Ancelotti then created a new role for Benzema, the role he played for most of his career: The 9.5. the French striker wasn’t playing as a false nine, but he was a playmaker through the center-forward position. There, Benzema would often receive the ball and assist to either Ronaldo or Bale while drifting to both flanks to create space for them to finish plays in the center of the attacking line. Ronaldo and Bale were ruthless finishers during these years, but Benzema deserves credit for making their jobs way easier.

Real Madrid Celebrate After They Win Champions League Final Photo by Helios de la Rubia/Real Madrid via Getty Images

When Cristiano Ronaldo played for Real Madrid, he scored 50 to 60 goals a year. So, my moves were to give him an advantage on the field, generate spaces, because I passed the ball well in the opponent’s area. He was much more effective than I was,” said Benzema earlier this year.

The team won La Décima (their tenth Champions League trophy) and the Copa del Rey during that first season. Ancelotti left the club a year later, but his successor Zinedine Zidane kept the same offensive system going and conquered a historic three-peat with Benzema being the facilitator for Ronaldo and Bale.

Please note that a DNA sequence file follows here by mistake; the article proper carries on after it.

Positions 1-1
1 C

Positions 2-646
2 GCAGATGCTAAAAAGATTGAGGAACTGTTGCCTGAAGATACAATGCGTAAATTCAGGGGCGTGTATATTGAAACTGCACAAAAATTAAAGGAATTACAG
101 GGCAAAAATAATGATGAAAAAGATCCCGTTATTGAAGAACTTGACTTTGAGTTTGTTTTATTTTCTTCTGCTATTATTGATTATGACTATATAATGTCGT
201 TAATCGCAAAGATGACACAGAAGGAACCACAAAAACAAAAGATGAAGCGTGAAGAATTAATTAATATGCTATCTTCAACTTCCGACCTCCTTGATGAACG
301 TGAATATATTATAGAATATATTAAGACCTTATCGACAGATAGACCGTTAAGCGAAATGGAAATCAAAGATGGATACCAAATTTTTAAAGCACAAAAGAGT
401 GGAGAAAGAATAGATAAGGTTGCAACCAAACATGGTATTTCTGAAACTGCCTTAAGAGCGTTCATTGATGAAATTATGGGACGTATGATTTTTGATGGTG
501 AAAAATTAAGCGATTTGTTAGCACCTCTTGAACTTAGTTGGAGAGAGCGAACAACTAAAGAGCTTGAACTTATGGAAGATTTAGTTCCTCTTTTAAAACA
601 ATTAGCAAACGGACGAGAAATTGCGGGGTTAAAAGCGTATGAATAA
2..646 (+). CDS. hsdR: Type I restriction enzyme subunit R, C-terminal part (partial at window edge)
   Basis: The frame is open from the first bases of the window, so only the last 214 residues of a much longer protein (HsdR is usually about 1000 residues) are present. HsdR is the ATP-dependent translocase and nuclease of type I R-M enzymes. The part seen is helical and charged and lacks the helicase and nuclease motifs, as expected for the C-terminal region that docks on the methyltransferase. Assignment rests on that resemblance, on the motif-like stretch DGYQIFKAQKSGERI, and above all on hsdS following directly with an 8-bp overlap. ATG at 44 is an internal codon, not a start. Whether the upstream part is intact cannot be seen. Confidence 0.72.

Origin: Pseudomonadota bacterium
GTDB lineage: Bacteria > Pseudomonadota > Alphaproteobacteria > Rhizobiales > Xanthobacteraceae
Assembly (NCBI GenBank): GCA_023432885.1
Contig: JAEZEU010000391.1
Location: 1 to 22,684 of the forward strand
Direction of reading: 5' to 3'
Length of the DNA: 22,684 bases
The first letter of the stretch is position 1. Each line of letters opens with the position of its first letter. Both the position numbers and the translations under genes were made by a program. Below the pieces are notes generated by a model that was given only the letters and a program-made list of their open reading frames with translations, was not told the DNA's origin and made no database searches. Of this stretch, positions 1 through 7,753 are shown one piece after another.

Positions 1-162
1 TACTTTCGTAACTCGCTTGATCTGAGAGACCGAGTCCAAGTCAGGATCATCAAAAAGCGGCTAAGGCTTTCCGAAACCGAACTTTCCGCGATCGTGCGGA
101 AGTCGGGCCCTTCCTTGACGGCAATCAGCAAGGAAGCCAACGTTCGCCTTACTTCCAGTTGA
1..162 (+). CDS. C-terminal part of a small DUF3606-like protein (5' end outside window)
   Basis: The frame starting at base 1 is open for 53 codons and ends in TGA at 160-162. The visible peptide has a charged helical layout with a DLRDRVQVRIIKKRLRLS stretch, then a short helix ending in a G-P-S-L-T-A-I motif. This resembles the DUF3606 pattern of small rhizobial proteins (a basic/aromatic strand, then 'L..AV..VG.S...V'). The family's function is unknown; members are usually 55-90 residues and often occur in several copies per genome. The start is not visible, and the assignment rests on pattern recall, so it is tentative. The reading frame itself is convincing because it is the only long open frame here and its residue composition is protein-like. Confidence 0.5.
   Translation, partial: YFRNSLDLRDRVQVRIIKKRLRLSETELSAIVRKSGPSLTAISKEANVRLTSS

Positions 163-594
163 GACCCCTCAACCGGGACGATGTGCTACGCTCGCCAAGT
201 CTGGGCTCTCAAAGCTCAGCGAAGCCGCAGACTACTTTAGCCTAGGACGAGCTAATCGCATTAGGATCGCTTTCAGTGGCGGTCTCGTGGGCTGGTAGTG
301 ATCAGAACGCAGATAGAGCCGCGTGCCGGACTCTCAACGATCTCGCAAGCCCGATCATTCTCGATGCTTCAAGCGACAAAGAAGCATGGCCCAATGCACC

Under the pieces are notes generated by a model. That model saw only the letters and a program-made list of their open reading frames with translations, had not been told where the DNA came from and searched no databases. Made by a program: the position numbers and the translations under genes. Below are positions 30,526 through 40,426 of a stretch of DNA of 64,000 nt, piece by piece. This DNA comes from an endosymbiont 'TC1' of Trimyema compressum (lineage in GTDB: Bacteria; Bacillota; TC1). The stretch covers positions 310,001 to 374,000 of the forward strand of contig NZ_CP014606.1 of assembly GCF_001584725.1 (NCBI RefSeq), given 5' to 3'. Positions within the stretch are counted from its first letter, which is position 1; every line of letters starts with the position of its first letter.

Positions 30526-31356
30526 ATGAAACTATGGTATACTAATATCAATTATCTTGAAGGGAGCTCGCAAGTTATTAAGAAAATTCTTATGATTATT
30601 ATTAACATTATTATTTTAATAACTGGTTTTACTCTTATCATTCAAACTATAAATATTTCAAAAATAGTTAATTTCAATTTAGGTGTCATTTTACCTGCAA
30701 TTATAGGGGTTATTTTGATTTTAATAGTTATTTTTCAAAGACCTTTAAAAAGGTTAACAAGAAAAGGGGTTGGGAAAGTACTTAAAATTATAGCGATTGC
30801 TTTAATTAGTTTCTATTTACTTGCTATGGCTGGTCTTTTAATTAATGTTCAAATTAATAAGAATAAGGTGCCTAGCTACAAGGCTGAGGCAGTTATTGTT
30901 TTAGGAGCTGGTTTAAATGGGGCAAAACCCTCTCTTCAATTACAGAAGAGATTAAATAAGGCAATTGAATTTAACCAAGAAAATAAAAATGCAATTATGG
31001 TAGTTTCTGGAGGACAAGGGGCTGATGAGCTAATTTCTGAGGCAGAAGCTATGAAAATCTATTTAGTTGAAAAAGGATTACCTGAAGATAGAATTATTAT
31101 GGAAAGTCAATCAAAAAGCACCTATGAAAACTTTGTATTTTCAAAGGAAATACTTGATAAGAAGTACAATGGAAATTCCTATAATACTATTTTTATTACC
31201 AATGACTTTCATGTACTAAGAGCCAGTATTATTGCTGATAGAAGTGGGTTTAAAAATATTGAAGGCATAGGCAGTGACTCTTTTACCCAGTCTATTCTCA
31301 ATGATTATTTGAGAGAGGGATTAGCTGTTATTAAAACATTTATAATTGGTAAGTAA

Even if Benzema wasn’t focusing on scoring goals, he still found the back of the net 28 times in just 34 appearances back in 2015-16. He was delivering. Zidane being his childhood hero and one of football’s greatest players of all time, the French attacker spent time after every training session working and polishing his game with his coach, with his idol.

Everything changed in 2017-18. Real Madrid struggled immensely throughout the season and didn’t even compete for LaLiga against Barcelona. Benzema had one of his worst campaigns as a Real Madrid player and scored only 12 goals. Somehow, the team managed to win the third consecutive Champions League title and completing the aforementioned three-peat, but both Cristiano Ronaldo and Zidane felt like it was the end of an era and decided to leave the club.